WORST-CASE COLLIN

Poignant, timely, and altogether affecting.

A young boy wrestles with his mother’s untimely death and his father’s consequent hoarding.

Sixth grader Collin Brey is anxious. Ever since his mom died in a car accident two years earlier, he has carried an orange notebook full of worst-case scenarios running the gamut from a jammed door to a zombie attack. His father is a brilliant but disorganized math professor who is obsessed with proving the Riemann hypothesis. Collin battles bullies Tyson and Keith at school but is buffered by his two BFFs, Liam and Georgia. At home, Collin’s anxiety mounts, as his dad begins to acquire more and more stuff, first starting with thrift-store finds and then working his way up to things like bags of trash and toenail clippings. Ashamed, Collin tries to hide his increasingly distressing home life from his friends, all while battling unresolved grief and his tormentors. While Collin’s problems are heavy, Caprara gives him an accessible voice, even managing to imbue humor into the story alongside the many serious moments. Many of the poems are lyrical, flowing free verse, while others play with form. Interspersed beside the poems are Collin’s lists from his notebook. Together these elements provide an intimate look into his life and struggles. A note on hoarding and mental health is included. Most characters are presumed White.

Poignant, timely, and altogether affecting. (Verse novel. 8-12)

Pub Date: Sept. 28, 2021

ISBN: 978-1-62354-145-3

Page Count: 256

Publisher: Charlesbridge

Review Posted Online: July 27, 2021

Kirkus Reviews Issue: Aug. 15, 2021

WRECKING BALL

From the Diary of a Wimpy Kid series , Vol. 14

Readers can still rely on this series to bring laughs.

The Heffley family’s house undergoes a disastrous attempt at home improvement.

When Great Aunt Reba dies, she leaves some money to the family. Greg’s mom calls a family meeting to determine what to do with their share, proposing home improvements and then overruling the family’s cartoonish wish lists and instead pushing for an addition to the kitchen. Before bringing in the construction crew, the Heffleys attempt to do minor maintenance and repairs themselves—during which Greg fails at the work in various slapstick scenes. Once the professionals are brought in, the problems keep getting worse: angry neighbors, terrifying problems in walls, and—most serious—civil permitting issues that put the kibosh on what work’s been done. Left with only enough inheritance to patch and repair the exterior of the house—and with the school’s dismal standardized test scores as a final straw—Greg’s mom steers the family toward moving, opening up house-hunting and house-selling storylines (and devastating loyal Rowley, who doesn’t want to lose his best friend). While Greg’s positive about the move, he’s not completely uncaring about Rowley’s action. (And of course, Greg himself is not as unaffected as he wishes.) The gags include effectively placed callbacks to seemingly incidental events (the “stress lizard” brought in on testing day is particularly funny) and a lampoon of after-school-special–style problem books. Just when it seems that the Heffleys really will move, a new sequence of chaotic trouble and property destruction heralds a return to the status quo. Whew.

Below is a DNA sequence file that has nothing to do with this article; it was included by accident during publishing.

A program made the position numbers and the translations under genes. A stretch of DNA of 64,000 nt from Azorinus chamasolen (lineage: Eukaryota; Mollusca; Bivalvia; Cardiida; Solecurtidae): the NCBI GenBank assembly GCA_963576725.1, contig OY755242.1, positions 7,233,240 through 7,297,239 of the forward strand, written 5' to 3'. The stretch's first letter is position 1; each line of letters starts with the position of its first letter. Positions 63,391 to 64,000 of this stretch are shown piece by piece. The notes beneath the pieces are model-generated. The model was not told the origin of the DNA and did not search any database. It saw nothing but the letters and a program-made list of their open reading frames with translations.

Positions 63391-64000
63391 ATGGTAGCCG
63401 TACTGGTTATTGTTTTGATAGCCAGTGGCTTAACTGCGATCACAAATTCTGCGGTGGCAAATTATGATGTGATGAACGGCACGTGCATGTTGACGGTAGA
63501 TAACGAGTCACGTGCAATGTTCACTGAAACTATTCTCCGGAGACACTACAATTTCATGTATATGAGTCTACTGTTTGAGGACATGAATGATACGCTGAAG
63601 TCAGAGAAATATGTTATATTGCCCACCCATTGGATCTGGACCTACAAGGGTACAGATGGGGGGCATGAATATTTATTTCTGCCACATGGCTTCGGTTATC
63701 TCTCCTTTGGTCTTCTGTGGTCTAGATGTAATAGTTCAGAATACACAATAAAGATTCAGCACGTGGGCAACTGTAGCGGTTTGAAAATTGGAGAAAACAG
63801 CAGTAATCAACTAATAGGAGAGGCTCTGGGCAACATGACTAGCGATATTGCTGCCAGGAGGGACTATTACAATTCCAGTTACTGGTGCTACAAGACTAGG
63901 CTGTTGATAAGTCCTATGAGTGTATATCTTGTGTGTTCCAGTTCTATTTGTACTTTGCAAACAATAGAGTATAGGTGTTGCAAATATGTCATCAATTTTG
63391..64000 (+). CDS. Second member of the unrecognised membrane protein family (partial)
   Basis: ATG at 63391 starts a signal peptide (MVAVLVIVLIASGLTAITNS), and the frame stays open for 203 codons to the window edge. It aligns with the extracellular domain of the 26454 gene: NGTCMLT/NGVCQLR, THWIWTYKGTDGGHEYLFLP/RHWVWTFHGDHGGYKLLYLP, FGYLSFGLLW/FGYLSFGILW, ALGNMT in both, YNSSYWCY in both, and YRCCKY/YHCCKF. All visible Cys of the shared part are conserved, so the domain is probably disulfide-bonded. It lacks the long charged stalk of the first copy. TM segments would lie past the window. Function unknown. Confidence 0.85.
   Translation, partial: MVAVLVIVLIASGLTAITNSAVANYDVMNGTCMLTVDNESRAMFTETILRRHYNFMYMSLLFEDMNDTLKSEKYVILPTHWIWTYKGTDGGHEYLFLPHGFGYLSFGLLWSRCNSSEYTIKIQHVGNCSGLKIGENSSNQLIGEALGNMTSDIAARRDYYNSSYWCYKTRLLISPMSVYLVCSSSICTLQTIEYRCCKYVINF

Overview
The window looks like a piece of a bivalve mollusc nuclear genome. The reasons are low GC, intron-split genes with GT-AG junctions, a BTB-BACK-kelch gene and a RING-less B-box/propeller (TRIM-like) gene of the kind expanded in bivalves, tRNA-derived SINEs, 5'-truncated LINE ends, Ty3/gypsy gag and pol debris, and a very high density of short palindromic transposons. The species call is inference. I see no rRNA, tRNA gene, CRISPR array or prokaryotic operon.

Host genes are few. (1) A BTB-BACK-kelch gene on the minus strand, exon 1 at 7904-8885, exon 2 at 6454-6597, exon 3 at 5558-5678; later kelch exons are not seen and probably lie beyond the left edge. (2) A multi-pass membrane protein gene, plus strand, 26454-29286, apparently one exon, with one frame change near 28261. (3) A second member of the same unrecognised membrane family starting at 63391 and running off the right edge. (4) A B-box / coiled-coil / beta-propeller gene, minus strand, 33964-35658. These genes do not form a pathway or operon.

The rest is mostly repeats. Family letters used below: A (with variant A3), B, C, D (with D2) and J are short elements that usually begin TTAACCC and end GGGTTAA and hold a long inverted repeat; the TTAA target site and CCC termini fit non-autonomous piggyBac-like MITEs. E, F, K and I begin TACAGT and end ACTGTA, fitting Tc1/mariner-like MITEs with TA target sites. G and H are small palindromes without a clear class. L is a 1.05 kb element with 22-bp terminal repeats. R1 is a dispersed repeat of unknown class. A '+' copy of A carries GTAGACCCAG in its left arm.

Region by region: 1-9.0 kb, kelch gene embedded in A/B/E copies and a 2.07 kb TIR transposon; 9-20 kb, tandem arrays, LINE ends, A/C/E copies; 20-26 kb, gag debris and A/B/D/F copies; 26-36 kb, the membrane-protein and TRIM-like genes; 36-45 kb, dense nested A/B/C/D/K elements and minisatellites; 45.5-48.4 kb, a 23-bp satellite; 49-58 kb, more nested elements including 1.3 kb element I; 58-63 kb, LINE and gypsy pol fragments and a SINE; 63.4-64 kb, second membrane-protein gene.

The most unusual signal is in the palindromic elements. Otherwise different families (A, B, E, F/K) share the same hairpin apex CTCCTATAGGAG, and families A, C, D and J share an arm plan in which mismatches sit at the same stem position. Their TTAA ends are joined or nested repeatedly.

Readers can still rely on this series to bring laughs. (Graphic/fiction hybrid. 8-12)

Pub Date: Nov. 5, 2019

ISBN: 978-1-4197-3903-3

Page Count: 224

Publisher: Amulet/Abrams

Review Posted Online: Nov. 18, 2019

CHARLOTTE'S WEB

The three way chats, in which they are joined by other animals, about web spinning, themselves, other humans—are as often...

A successful juvenile by the beloved New Yorker writer portrays a farm episode with an imaginative twist that makes a poignant, humorous story of a pig, a spider and a little girl.

Young Fern Arable pleads for the life of runt piglet Wilbur and gets her father to sell him to a neighbor, Mr. Zuckerman. Daily, Fern visits the Zuckermans to sit and muse with Wilbur and with the clever pen spider Charlotte, who befriends him when he is lonely and downcast. At the news of Wilbur's forthcoming slaughter, campaigning Charlotte, to the astonishment of people for miles around, spins words in her web. "Some Pig" comes first. Then "Terrific"—then "Radiant". The last word, when Wilbur is about to win a show prize and Charlotte is about to die from building her egg sac, is "Humble". And as the wonderful Charlotte does die, the sadness is tempered by the promise of more spiders next spring.

The three way chats, in which they are joined by other animals, about web spinning, themselves, other humans—are as often informative as amusing, and the whole tenor of appealing wit and pathos will make fine entertainment for reading aloud, too.

Pub Date: Oct. 15, 1952

ISBN: 978-0-06-026385-0

Page Count: 192

Publisher: Harper/HarperCollins

Review Posted Online: Sept. 14, 2011

Kirkus Reviews Issue: Oct. 1, 1952

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